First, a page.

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Identifying Potential Causal Risk Factors for Self-Harm: A Polygenic Risk Scoring and Mendelian Randomisation Approach

By Kai Xiang Lim, Frühling Rijsdijk, Saskia Hagenaars, Adam Socrates, Shing Wan Choi, Jonathan R. I. Coleman, Kylie P Glanville, Cathryn M. Lewis, JB. Pingault

Posted 21 Jun 2019
bioRxiv DOI: 10.1101/673053 (published DOI: 10.1371/journal.pmed.1003137)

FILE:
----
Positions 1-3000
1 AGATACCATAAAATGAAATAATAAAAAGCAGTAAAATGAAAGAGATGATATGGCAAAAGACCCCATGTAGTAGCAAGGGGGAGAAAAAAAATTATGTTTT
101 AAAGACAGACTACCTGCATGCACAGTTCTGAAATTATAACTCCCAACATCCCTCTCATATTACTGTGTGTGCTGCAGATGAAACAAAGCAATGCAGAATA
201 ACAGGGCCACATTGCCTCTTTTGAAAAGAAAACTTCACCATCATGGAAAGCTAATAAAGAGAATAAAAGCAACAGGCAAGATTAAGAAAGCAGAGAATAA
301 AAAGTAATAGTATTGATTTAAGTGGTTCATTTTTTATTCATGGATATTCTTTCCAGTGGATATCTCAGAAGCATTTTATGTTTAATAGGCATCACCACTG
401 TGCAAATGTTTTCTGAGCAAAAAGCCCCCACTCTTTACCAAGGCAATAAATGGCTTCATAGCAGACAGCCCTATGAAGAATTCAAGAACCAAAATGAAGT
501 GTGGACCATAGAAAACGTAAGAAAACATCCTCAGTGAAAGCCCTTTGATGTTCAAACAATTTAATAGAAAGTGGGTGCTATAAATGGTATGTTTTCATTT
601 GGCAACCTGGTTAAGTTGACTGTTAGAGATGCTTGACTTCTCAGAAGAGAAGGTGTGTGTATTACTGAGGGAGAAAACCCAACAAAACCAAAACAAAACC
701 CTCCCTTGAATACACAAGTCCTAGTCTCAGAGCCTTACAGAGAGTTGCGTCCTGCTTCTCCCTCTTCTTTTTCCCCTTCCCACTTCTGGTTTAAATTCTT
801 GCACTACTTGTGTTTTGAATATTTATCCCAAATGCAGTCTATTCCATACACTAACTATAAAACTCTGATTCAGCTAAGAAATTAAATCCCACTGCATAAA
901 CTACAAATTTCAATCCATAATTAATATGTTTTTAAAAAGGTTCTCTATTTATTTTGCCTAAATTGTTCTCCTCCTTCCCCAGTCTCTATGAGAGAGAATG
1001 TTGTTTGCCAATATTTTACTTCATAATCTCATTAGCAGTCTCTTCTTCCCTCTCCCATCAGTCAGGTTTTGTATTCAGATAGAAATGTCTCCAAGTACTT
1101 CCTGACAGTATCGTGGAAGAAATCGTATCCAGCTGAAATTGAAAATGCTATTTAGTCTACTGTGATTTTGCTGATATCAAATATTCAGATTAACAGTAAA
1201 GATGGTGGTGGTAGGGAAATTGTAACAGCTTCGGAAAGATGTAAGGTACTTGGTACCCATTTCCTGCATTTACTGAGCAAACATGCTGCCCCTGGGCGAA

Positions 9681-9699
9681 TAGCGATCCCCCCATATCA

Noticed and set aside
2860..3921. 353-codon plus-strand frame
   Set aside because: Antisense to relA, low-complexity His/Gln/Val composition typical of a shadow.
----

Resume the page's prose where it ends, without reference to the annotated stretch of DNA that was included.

Background: Multiple individual vulnerabilities and traits are phenotypically associated with suicidal and non-suicidal self-harm. However, associations between these risk factors and self-harm are subject to confounding. We implemented genetically informed methods to better identify individual risk factors for self-harm. Methods: Using genotype data and online Mental Health Questionnaire responses in the UK Biobank sample (N = 125,925), polygenic risk scores (PRS) were generated to index 24 plausible individual risk factors for self-harm in the following domains: mental health vulnerabilities, substance use phenotypes, cognitive traits, personality traits and physical traits. PRS were entered as predictors in binomial regression models to predict self-harm. Multinomial regressions were used to model suicidal and non-suicidal self-harm. To further probe the causal nature of these relationships, two-sample Mendelian Randomisation (MR) analyses were conducted for significant risk factors identified in PRS analyses. Outcomes: Self-harm was predicted by PRS indexing six individual risk factors, which are major depressive disorder (MDD), attention deficit/hyperactivity disorder (ADHD), bipolar disorder, schizophrenia, alcohol dependence disorder (ALC) and lifetime cannabis use. Effect sizes ranged from β = 0.044 (95% CI: 0.016 to 0.152) for PRS for lifetime cannabis use, to β = 0.179 (95% CI: 0.152 to 0.207) for PRS for MDD. No systematic distinctions emerged between suicidal and non-suicidal self-harm. In follow-up MR analyses, MDD, ADHD and schizophrenia emerged as plausible causal risk factors for self-harm. Interpretation: Among a range of potential risk factors leading to self-harm, core predictors were found among psychiatric disorders. In addition to MDD, liabilities for schizophrenia and ADHD increased the risk for self-harm. Detection and treatment of core symptoms of these conditions, such as psychotic or impulsivity symptoms, may benefit self-harming patients.

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